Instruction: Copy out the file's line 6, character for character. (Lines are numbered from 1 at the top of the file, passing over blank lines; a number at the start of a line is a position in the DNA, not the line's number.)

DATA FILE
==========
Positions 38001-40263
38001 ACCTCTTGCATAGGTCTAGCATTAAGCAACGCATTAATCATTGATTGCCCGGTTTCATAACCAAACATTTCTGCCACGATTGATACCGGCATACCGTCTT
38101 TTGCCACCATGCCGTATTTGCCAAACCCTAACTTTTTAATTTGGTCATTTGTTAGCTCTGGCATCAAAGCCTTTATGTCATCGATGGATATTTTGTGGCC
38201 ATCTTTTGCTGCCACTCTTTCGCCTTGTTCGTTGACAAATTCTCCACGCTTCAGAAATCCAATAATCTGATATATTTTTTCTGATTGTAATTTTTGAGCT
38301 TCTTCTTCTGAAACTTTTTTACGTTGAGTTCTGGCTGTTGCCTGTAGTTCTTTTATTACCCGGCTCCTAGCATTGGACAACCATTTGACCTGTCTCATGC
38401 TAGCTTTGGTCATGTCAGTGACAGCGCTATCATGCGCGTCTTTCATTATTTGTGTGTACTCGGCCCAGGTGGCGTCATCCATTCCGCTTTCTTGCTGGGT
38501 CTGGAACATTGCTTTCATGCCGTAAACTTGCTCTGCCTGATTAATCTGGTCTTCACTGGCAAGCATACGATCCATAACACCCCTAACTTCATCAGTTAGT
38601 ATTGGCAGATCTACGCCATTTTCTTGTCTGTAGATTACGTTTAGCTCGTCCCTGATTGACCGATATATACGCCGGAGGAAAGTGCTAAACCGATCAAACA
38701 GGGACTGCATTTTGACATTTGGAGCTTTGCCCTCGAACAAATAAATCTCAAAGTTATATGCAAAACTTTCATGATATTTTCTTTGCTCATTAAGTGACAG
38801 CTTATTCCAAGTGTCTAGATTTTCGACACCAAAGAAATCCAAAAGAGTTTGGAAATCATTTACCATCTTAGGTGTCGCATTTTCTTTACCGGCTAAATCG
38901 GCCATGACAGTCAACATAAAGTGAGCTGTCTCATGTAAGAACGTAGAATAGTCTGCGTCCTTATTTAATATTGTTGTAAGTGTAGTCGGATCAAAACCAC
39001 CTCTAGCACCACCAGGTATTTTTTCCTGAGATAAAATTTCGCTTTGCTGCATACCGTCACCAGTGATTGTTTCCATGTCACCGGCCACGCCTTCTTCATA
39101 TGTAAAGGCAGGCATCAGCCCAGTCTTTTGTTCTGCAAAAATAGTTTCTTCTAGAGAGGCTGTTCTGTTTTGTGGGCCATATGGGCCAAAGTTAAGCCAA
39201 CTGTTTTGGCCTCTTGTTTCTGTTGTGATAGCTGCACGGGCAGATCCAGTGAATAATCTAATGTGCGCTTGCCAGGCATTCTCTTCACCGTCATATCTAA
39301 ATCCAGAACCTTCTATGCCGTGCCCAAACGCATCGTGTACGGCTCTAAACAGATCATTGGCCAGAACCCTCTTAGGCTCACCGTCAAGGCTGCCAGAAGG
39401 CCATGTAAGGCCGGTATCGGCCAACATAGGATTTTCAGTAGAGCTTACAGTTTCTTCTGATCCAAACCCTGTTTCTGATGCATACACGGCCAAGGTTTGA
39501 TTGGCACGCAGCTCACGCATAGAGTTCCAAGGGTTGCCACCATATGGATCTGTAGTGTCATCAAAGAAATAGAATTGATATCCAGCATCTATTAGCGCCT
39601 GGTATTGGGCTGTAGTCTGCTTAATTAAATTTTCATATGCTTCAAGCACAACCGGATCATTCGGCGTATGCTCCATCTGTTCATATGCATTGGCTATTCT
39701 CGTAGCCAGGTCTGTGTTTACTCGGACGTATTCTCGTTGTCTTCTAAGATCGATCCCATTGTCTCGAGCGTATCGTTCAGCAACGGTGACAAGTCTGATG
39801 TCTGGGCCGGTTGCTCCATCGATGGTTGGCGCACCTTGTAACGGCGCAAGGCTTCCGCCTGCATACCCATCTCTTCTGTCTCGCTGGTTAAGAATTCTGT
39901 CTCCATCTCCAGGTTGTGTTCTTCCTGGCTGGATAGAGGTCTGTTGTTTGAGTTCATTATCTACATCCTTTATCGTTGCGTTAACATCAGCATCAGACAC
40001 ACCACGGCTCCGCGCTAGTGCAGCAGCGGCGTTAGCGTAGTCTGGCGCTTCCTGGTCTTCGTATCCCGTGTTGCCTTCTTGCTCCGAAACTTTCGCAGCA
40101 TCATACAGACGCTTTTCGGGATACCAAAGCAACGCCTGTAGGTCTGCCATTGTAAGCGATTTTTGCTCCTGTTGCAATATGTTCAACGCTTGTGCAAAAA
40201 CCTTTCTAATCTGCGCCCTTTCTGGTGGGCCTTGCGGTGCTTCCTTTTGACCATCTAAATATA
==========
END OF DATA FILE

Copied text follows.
38401 TAGCTTTGGTCATGTCAGTGACAGCGCTATCATGCGCGTCTTTCATTATTTGTGTGTACTCGGCCCAGGTGGCGTCATCCATTCCGCTTTCTTGCTGGGT